University Support

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The purpose of this program is to apply PPPL's expertise in plasma science and technology to support a broad range of University research programs funded by OFES. This program also allows PPPL scientists and engineers to benefit from new insights and experiences gained by working with these universities.



The approach of this program in FY '98-FY '99 has been to support about 15 different University programs, particularly those involved with experimental research on alternate fusion concepts. Starting in FY '00 and continuing into FY '01 and beyond, the focus of this program will broaden to include a wider range of University research programs in plasma science. In particular, this program will serve as means of "scientific outreach" to smaller groups and institutions which could benefit most from PPPL's expertise in plasma physics and engineering.

Specifically, this program will provide funding to support PPPL scientists and engineers to collaborate with Universities in such areas as: experimental device design, diagnostics, data acquisition and analysis, plasma heating systems, engineering, and theory. All types of OFES-funded University research will be supported, including innovative concepts in both MFE and IFE, and basic and applied plasma science. It is expected that each of these support programs will complete its initial goals after about 3 years.

Technical Progress FY '99-'00 (Highlights):

About 15 different University research programs were supported through this program in FY '99- FY '00. Many of these have continued for 2-3 years due to strong mutual interests of the University and PPPL. About 25% of these support programs were new for FY '00.

Highlights of the technical progress for a few of these programs are below. The principal contact at the University is shown in parenthesis.

Auburn (Knowlton): design support for CAT stellarator, and engineering and physics design for the Compact Toroidal Hybrid (CTH) proposal

Caltech (Bellan ): development of ultra-soft x-ray pinhole camera diagnostic for the solar flare simulation experiment

Columbia (Navratil): development and installation of toroidal flow diagnostic using spectral line filters, RF heating system support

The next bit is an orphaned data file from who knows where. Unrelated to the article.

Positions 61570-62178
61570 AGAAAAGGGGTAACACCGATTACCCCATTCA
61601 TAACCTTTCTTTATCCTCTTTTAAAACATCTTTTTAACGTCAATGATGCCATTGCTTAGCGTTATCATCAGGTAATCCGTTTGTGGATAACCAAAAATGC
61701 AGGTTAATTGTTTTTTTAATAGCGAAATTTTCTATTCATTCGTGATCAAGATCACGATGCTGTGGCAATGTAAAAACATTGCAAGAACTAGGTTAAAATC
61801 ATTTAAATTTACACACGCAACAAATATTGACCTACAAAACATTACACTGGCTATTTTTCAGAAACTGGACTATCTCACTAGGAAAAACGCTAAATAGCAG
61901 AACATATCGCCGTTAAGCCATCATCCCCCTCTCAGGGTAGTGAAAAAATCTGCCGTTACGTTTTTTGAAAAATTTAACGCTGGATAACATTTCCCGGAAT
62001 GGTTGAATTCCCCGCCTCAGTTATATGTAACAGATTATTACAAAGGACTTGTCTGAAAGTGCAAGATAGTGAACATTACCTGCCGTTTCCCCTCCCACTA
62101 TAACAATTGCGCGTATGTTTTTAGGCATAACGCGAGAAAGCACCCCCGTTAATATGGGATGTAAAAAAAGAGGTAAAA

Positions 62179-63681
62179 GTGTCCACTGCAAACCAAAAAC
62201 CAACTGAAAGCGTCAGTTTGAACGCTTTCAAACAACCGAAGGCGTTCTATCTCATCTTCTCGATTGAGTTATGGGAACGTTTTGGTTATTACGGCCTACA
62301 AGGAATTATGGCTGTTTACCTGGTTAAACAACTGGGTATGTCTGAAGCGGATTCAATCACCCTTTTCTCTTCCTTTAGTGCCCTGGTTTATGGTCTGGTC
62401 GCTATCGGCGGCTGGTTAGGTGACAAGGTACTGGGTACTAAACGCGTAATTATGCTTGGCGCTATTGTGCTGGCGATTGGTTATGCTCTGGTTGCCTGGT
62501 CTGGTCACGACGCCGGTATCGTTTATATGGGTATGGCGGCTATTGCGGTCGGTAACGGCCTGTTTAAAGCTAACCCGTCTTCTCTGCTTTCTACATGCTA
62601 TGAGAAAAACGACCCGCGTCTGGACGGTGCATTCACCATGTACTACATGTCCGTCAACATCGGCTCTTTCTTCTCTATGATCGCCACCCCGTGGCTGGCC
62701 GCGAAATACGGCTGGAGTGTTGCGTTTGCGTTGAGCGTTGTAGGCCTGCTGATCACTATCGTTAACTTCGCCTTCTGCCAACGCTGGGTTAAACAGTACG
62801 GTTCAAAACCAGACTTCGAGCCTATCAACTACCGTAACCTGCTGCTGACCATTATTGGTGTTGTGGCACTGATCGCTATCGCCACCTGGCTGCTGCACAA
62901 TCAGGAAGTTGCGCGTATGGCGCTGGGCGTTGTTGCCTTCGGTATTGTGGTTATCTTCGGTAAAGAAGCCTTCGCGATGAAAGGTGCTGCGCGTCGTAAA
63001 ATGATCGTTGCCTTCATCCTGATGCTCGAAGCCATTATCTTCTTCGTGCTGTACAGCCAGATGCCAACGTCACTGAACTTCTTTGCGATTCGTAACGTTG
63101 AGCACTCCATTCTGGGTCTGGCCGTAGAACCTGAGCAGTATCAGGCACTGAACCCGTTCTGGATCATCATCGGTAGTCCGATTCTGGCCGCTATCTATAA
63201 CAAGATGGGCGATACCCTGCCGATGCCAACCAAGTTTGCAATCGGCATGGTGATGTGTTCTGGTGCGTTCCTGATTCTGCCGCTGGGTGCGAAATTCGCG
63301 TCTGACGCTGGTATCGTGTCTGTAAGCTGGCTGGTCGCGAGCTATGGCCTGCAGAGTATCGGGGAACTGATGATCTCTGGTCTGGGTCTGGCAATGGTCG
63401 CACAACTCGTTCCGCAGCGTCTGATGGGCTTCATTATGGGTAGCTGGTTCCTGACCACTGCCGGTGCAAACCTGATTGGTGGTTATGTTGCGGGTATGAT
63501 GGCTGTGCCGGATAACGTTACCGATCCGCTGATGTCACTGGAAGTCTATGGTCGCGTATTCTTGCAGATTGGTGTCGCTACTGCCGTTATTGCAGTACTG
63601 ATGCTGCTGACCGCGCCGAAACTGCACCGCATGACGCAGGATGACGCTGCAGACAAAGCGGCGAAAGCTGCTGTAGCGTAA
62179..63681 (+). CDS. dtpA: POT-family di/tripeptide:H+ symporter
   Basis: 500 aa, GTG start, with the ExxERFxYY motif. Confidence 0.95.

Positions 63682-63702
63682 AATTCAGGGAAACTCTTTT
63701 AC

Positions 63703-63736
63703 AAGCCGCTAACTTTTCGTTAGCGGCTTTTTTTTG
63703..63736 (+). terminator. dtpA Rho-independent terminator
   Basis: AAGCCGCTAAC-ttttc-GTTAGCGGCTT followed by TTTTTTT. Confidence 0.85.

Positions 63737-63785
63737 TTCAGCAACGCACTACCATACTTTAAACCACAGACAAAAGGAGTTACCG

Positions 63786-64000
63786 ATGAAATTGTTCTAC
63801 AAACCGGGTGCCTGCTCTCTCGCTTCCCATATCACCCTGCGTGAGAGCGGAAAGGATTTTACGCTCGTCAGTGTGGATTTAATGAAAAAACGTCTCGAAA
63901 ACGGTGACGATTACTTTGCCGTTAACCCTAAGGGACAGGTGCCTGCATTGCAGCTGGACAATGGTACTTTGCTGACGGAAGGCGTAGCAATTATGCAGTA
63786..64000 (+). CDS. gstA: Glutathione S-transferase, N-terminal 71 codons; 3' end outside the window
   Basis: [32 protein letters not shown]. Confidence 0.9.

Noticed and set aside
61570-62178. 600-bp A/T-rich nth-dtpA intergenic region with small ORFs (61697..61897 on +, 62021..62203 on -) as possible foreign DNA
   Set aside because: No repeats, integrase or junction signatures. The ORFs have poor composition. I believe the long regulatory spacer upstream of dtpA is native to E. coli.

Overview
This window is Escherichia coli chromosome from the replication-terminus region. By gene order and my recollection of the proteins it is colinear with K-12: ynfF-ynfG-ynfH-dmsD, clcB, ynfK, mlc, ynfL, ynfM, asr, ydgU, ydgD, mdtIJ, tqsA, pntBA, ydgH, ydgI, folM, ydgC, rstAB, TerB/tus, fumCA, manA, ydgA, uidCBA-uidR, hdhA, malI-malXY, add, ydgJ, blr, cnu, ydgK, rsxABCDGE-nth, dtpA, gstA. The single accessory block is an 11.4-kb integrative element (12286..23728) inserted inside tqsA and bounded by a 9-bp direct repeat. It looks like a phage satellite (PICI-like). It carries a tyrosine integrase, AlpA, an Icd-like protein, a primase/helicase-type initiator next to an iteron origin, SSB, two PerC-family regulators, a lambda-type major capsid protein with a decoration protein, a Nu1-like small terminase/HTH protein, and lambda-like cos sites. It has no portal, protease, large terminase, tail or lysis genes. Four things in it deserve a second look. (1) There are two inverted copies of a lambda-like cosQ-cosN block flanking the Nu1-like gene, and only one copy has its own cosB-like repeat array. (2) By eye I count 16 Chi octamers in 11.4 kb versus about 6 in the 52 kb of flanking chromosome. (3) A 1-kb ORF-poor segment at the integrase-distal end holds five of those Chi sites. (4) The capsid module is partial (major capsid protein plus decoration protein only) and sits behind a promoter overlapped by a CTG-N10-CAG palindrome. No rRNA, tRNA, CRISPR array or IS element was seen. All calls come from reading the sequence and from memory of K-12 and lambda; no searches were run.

MIT/Columbia (Kesner, Mauel): responsibility for the engineering design of the launcher / catcher system for the Levitated Dipole Experiment (LDX)

Swarthmore (Brown): diagnostic and physics support for SSX spheromak experiments, e.g. spectroscopy and Langumir probes

UCLA (Taylor): engineering support for electrical power systems for ET, design of a cryogenic TF system, loan of SCRs, fluctuation diagnostics

UCSD (Luckhardt): development of a scintillator-based diagnostic for 2-D imaging of edge turbulence in the Pisces device

Wisconsin (Talmadge): design of optical system for HSX Thompson scattering, support for design of 2-D ECE diagnostic (w/UC Davis), participation in field line mapping, loan of soft x-ray diagnostic

Washington (Hoffman): measurement of ion temperature in STX FRC experiment, participation in FRC experimental program, development of theory for dynamic stabilization of FRCs


Future Accomplishments (FY '01-'02):

The plan for this program in FY '01 and FY '02 is to support a broad range of University research programs, and to extend more support to the smaller University groups and institutions which could most benefit from PPPL's expertise in plasma science and technology. The existing programs will be continued and completed where possible. These include:

Auburn - engineering design Compact Toroidal Hybrid CTH (if funded)

Caltech - x-ray imaging diagnostic development

Columbia - diagnostics and experiments on CLM and HBT-EP

Illinois - support liquid metal experiments

Maryland - engineering for Maryland Centrifugal Torus (if funded)

MIT - diagnostics for LDX and VTF

Swarthmore - diagnostic and experimental support

UCLA - diagnostic support for ET and LAPD

UCSD - diagnostic support for turbulence experiments

Wisconsin - diagnostic support for Pegasus, HSX, and MST

Washington - experimental, diagnostic, and theory support for FRCs

New activities will be developed in the general areas of innovative MFE experiments, basic and applied plasma science, engineering support (particularly for smaller groups), and IFE research.